Sunday, November 27, 2011

Italian Dance Competition for New Choreographers

The Alto Jonio Dance Company from the town of Villapiana, Calabria, is coming to NYC looking for emerging choreographic talent. On December 26 and 27, 2011, a competition will be held at New York City Center Studios, 130 West 56th Street in Manhattan for the best of the best.

The competition will consist of 2 separate pieces for each contestant: a solo and a trio or duet. Performances will take place on December 26 with callbacks on December 27.
The winner will be flown to Villapiana during its annual dance Festival in July, 2012 and be awarded the title of Alto Jonio Dance – Emerging Choreographer, as well as free room, board and tuition to study and perform during the Festival. Visit for full details and registration information.

The jury panel for the New York competition will include Antonio Fini, Michael Mao, founder and Artistic Director of Michael Mao Dance Company, Kevin Alpert and Nicola Iervasi, respectively the Executive Director and Artistic Director of Mare Nostrum Elements Movement Theater, Virginie Maecenas, former first dancer of the Martha Graham Dance Company and now Director of the Martha Graham School of Contemporary Dance and Noa Guy, internationally renowned musician and composer.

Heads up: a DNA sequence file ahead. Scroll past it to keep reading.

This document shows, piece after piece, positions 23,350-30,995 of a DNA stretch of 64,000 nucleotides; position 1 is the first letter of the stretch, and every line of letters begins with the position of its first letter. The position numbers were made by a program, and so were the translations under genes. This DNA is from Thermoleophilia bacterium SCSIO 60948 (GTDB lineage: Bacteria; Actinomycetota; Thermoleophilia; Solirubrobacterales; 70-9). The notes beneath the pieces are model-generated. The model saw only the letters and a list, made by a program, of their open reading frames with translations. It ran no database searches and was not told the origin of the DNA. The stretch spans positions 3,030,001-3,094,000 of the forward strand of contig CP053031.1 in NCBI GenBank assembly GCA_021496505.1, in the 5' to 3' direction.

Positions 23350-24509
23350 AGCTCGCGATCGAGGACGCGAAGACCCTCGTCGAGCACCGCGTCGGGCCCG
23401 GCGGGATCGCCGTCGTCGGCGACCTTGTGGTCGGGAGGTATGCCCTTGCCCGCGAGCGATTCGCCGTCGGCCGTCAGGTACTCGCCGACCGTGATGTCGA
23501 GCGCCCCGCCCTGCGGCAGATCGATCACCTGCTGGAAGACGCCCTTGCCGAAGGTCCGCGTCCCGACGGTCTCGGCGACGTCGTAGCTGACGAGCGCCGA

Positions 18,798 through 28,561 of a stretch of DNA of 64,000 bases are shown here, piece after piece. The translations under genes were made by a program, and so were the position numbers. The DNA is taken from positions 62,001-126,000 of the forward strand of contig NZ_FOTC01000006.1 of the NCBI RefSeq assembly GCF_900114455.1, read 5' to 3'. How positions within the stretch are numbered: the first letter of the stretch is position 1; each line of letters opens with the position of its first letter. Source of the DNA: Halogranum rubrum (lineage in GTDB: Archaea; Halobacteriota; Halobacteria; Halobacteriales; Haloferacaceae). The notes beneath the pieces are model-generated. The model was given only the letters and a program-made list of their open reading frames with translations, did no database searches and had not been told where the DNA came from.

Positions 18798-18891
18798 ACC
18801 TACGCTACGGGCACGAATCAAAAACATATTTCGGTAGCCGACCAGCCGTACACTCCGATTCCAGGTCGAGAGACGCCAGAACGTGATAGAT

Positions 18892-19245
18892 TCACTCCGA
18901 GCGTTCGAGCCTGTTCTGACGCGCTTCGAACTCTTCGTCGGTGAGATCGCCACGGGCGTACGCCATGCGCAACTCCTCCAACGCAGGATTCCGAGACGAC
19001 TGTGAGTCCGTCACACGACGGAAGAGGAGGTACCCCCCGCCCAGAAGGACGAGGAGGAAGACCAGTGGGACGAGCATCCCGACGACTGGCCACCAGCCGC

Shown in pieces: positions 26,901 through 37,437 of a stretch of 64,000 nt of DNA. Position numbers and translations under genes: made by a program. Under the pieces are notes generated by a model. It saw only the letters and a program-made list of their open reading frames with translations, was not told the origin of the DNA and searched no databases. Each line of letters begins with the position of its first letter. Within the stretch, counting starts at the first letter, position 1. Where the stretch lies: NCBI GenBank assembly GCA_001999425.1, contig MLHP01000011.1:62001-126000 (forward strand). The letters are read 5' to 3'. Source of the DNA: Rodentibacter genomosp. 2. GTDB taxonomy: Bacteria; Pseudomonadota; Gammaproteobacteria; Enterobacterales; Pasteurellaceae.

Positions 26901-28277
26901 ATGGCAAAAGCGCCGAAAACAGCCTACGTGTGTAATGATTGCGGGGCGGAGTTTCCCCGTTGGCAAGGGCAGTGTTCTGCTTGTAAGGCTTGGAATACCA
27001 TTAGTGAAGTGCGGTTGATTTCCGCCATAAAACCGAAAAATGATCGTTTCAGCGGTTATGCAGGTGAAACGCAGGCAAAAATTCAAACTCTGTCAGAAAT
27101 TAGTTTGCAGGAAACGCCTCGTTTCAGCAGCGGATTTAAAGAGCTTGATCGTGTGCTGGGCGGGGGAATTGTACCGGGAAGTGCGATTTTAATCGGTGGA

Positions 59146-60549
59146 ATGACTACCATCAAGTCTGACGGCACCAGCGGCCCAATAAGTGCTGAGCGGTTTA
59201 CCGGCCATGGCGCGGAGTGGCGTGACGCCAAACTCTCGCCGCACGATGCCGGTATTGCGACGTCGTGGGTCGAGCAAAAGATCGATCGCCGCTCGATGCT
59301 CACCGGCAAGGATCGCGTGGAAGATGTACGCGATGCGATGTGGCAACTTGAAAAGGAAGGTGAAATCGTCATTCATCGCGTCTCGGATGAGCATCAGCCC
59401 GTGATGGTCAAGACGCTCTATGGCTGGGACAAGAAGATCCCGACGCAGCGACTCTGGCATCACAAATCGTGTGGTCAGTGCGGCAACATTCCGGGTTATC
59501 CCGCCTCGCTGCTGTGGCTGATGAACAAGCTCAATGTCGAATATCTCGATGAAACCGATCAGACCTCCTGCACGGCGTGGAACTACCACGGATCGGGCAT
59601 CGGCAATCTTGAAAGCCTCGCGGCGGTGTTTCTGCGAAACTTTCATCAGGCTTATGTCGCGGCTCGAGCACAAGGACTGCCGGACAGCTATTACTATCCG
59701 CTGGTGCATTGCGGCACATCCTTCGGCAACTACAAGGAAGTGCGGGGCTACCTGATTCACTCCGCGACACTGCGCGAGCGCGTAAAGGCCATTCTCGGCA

The Alto Jonio Dance Company is the latest endeavor by its artistic director, Antonio Fini, and is already making a name for itself. Its premier festival held in Villapiana last summer featured dance luminaries such as Donatello Iacobellis, choreographer with the MOMIX dance company, one of the world’s most famous companies.

While At The Table No One Grows Old

“You must visit Nonna. She lives in the village and seldom has visitors, but she absolutely makes the best dolci!” An enthusiastic endorsement like this prompted many journeys for Francine Segan, food historian, author and speaker, in her search for the very best Italian sweets. These treasured recipes are now in her latest book, Dolci, Italy’s Sweets.

Ms. Segan wanted to collect not only the recipes from generations past but also the ones served today in contemporary Italian kitchens. She met with famous chefs, contacted infamous Italian bloggers and visited the kitchens of Italian grandmothers. Her book guides us through Italy’s hills and valleys, nooks and crannies, as she cooks, tastes and records these luscious desserts.

Ms. Segan celebrated the launch of the book at The National Arts Club in the Gramercy Park section of Manhattan on November 10, 2011. Always an engaging speaker, she recounted stories of her latest trips to Italy and her search for divine desserts. She told of one Nonna who kept Francine in her kitchen for 6 hours until she “got the recipes right”. Still, I can think of worse ways to spend a day than in a warm cucina filled with aromas of chocolate and fruit.

The book is beautifully illustrated and the recipes are taken from all over Italy. Chapters are devoted to after-dinner liqueurs and special coffees. Ms. Segan includes a smattering of history and folklore among the dolci, as well as some of her favorite Italian food proverbs. For example, instead of an apple a day keeps the doctor away, due dita di vino e’ una pedata al medico (two fingers of wine is a kick in the butt to the doctor). And my personal favorite: a tavola non s’invecchia (while at the table no one grows old).

You can purchase Dolci: Italy’s Sweets at To learn more about Francine Segan, visit